A liberal circuit court judge in Madison, Wisconsin has ruled that the year-old Wisconsin right to work law is unconstititional because labor unions have a "property right" to the wages of employees.

Wisconsin Watchdog:

That argument has been rejected by multiple courts and right-to-work proponents say they will appeal the judge’s decision.

“We are extremely disappointed that the Dane County Circuit Court struck down Wisconsin’s right-to-work law, but we are confident the law will be upheld on appeal,” state Attorney General Brad Schimel said.

The law ending compulsory union dues passed last March in the Republican-controlled Legislature, and was quickly signed into law by Republican Gov. Scott Walker. Wisconsin, at the time, became the 25th right-to-work state in the country.

Three labor unions immediately sued the state, Walker, and Schimel.

The unions insist that the law requires unions to provide a service – workplace “representation” to nonunion workers – without being compensated.

Foust, an entrenched Dane County liberal judge, agreed.

The state and right-to-work advocates argue that “neither the federal nor state law requires a union or other entity to become an exclusive bargaining representative.”

Foust described that position as “disingenuous.”

The judge said Act 1, as the right-to-work law is known, changed the “landscape” of organized labor by prohibiting fair share fees, or compulsory union dues for only those things related to collective bargaining.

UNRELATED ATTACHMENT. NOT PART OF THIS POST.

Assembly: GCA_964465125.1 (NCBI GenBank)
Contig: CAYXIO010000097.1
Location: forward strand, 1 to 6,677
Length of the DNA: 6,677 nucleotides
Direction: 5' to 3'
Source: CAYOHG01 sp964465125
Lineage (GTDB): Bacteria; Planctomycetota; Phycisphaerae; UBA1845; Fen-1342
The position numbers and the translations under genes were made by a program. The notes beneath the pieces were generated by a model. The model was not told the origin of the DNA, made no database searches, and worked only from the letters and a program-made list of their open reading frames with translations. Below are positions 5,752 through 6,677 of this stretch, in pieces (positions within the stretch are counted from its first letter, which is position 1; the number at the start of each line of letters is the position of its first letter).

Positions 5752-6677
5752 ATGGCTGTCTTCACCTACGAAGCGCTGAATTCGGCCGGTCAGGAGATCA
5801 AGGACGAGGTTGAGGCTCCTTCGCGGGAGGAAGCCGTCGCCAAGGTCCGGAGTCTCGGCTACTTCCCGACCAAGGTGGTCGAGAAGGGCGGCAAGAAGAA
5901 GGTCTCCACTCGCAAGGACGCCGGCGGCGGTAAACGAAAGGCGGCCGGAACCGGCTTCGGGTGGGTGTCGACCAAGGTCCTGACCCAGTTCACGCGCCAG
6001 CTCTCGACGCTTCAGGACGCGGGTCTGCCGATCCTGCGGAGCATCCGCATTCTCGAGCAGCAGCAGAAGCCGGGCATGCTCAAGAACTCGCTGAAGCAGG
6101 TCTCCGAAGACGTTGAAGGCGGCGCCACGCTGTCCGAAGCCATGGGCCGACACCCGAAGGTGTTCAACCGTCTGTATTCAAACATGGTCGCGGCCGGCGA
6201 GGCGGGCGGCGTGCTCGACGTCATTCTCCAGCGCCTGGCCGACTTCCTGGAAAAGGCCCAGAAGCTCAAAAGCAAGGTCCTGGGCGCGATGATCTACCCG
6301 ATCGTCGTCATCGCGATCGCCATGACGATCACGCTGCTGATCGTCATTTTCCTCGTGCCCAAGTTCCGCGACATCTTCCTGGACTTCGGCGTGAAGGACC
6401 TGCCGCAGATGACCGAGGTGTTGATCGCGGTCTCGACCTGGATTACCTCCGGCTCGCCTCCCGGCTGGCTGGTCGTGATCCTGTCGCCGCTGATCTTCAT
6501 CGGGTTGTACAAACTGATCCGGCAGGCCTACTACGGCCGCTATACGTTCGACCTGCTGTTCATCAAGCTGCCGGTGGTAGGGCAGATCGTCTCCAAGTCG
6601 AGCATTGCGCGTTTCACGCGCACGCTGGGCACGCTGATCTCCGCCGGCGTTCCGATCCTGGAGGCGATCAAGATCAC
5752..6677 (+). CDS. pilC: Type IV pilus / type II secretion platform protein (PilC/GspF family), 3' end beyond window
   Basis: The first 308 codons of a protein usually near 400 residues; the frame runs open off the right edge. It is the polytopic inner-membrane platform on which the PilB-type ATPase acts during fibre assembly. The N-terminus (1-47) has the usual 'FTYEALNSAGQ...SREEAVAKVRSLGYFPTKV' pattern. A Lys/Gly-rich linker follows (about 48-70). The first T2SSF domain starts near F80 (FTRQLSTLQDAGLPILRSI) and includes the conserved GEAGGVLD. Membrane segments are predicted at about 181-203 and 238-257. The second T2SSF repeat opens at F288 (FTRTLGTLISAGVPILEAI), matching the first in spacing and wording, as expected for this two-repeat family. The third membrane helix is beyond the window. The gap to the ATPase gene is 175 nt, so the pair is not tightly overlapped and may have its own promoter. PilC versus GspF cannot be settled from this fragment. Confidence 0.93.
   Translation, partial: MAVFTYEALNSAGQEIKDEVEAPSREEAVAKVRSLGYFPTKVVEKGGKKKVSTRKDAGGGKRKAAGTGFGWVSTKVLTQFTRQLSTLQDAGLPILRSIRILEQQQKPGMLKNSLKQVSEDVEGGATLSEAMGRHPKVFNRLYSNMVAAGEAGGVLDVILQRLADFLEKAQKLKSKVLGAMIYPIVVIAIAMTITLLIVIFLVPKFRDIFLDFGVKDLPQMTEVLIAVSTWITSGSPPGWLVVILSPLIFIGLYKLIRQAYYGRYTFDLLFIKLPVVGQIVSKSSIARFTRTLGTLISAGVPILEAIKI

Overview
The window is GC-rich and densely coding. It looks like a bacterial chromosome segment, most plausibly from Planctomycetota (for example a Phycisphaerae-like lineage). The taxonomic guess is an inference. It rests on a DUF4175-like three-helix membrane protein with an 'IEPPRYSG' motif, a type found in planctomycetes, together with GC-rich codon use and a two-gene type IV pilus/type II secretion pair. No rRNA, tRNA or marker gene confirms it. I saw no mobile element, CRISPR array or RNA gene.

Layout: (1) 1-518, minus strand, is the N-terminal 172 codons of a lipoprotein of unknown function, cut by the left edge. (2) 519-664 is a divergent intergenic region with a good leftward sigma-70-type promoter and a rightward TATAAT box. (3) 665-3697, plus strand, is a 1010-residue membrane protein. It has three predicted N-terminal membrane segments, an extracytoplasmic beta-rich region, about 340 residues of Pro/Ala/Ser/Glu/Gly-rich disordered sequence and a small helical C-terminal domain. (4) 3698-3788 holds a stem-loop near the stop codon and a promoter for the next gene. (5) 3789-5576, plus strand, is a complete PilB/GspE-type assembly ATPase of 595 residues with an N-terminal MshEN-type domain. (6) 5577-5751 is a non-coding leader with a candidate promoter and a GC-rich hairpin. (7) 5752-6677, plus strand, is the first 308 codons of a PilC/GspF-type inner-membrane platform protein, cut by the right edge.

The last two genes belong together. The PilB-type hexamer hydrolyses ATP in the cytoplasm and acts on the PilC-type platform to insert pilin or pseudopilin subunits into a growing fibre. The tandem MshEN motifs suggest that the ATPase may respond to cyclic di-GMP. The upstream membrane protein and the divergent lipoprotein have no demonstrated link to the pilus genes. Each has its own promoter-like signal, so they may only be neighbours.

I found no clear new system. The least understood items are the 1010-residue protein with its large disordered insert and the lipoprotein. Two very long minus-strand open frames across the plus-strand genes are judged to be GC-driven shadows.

“A free-rider problem is born—the ability of non-members to refuse to pay for services unions are compelled to provide by law,” Foust wrote.

The liberal judge quotes the late conservative lion, Supreme Court Justice Antonin Scalia’s take on so-called “free riders.”

But Scalia, no union defender during his distinguished career on the high court, was thought to have been the deciding vote in what would have been a 5-4 ruling in Friedrichs vs. California Teachers Assn. Scalia was expected to cast the deciding vote against unions, neutering their ability to collect membership dues and other fees. As it turned out, because of the vacancy, the high court split 4-4, saving – for now – big labor’s government-sanctioned protections.

The idea that unions are entitled to a workers' wages based on the notion of "property rights" is a huge stretch, and appeals courts have almost universally found that to be the case.  In the meantime, liberals are celebrating their pyrrhic victory as a blow struck for workers' rights.

Because nothing quite says "liberty" like coercing workers to join a union against their will.

Yes, this is an issue of freedom versus tyranny.  And if unions do a good enough job in representing the rights of workers, they will be rewarded with loyalty and dues from employees.

If not, they will fail.  And assuming this decision is overturned on appeal, Wisconsin workers will be far better off with the choice of being represented rather than being forced to join a union.